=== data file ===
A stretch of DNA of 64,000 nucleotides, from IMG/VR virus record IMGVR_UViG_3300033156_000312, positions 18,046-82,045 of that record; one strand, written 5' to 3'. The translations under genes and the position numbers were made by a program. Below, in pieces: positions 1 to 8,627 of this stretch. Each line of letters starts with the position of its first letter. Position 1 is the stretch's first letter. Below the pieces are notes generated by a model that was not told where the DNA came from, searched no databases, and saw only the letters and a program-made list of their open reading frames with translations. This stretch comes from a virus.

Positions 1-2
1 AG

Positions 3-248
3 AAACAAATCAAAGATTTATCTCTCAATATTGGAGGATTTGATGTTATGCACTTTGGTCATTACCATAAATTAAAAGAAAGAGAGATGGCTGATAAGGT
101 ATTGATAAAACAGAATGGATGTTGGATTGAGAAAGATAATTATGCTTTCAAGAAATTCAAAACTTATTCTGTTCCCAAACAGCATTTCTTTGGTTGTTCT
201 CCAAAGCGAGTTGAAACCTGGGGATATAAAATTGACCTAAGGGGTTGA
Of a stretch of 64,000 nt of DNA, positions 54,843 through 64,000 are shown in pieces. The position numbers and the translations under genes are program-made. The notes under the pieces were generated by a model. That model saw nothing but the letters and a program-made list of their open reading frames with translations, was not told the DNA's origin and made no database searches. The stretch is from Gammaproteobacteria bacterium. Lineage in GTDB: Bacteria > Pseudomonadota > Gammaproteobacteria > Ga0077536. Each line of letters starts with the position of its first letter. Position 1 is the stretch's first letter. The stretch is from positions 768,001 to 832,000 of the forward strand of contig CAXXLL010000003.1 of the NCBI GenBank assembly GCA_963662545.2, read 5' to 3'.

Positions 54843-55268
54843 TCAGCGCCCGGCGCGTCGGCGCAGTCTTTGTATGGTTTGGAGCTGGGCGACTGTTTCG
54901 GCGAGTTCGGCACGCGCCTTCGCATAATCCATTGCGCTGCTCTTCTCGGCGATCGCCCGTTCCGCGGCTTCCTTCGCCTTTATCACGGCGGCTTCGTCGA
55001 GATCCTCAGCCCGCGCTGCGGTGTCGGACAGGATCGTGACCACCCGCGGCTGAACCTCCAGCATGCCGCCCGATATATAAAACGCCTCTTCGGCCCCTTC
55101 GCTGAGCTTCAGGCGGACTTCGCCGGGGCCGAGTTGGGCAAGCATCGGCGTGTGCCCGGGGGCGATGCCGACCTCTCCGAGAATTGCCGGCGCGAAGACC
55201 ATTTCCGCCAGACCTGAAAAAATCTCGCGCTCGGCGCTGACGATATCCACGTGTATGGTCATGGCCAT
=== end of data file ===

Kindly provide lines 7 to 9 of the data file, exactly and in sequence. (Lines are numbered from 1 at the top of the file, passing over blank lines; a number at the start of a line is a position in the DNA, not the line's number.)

201 CCAAAGCGAGTTGAAACCTGGGGATATAAAATTGACCTAAGGGGTTGA
Of a stretch of 64,000 nt of DNA, positions 54,843 through 64,000 are shown in pieces. The position numbers and the translations under genes are program-made. The notes under the pieces were generated by a model. That model saw nothing but the letters and a program-made list of their open reading frames with translations, was not told the DNA's origin and made no database searches. The stretch is from Gammaproteobacteria bacterium. Lineage in GTDB: Bacteria > Pseudomonadota > Gammaproteobacteria > Ga0077536. Each line of letters starts with the position of its first letter. Position 1 is the stretch's first letter. The stretch is from positions 768,001 to 832,000 of the forward strand of contig CAXXLL010000003.1 of the NCBI GenBank assembly GCA_963662545.2, read 5' to 3'.

Positions 54843-55268